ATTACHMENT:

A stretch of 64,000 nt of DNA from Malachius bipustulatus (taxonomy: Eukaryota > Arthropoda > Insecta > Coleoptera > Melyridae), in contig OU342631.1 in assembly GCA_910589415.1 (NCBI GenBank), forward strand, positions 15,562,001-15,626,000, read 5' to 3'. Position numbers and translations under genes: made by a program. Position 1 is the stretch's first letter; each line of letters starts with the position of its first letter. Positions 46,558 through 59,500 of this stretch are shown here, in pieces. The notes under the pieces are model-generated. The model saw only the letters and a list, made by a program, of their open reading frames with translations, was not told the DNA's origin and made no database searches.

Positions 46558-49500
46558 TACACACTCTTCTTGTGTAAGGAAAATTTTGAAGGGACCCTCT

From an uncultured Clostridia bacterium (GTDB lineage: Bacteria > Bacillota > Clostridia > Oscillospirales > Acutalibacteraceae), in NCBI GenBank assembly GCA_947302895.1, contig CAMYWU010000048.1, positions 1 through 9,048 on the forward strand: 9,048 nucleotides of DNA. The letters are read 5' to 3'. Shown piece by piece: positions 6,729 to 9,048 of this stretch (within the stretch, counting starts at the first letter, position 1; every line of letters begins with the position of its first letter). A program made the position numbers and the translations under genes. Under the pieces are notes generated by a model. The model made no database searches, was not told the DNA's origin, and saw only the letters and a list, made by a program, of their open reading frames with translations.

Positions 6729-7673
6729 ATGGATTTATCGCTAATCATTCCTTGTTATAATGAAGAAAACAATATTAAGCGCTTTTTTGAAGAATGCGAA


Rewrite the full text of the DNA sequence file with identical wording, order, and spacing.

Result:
A stretch of 64,000 nt of DNA from Malachius bipustulatus (taxonomy: Eukaryota > Arthropoda > Insecta > Coleoptera > Melyridae), in contig OU342631.1 in assembly GCA_910589415.1 (NCBI GenBank), forward strand, positions 15,562,001-15,626,000, read 5' to 3'. Position numbers and translations under genes: made by a program. Position 1 is the stretch's first letter; each line of letters starts with the position of its first letter. Positions 46,558 through 59,500 of this stretch are shown here, in pieces. The notes under the pieces are model-generated. The model saw only the letters and a list, made by a program, of their open reading frames with translations, was not told the DNA's origin and made no database searches.

Positions 46558-49500
46558 TACACACTCTTCTTGTGTAAGGAAAATTTTGAAGGGACCCTCT

From an uncultured Clostridia bacterium (GTDB lineage: Bacteria > Bacillota > Clostridia > Oscillospirales > Acutalibacteraceae), in NCBI GenBank assembly GCA_947302895.1, contig CAMYWU010000048.1, positions 1 through 9,048 on the forward strand: 9,048 nucleotides of DNA. The letters are read 5' to 3'. Shown piece by piece: positions 6,729 to 9,048 of this stretch (within the stretch, counting starts at the first letter, position 1; every line of letters begins with the position of its first letter). A program made the position numbers and the translations under genes. Under the pieces are notes generated by a model. The model made no database searches, was not told the DNA's origin, and saw only the letters and a list, made by a program, of their open reading frames with translations.

Positions 6729-7673
6729 ATGGATTTATCGCTAATCATTCCTTGTTATAATGAAGAAAACAATATTAAGCGCTTTTTTGAAGAATGCGAA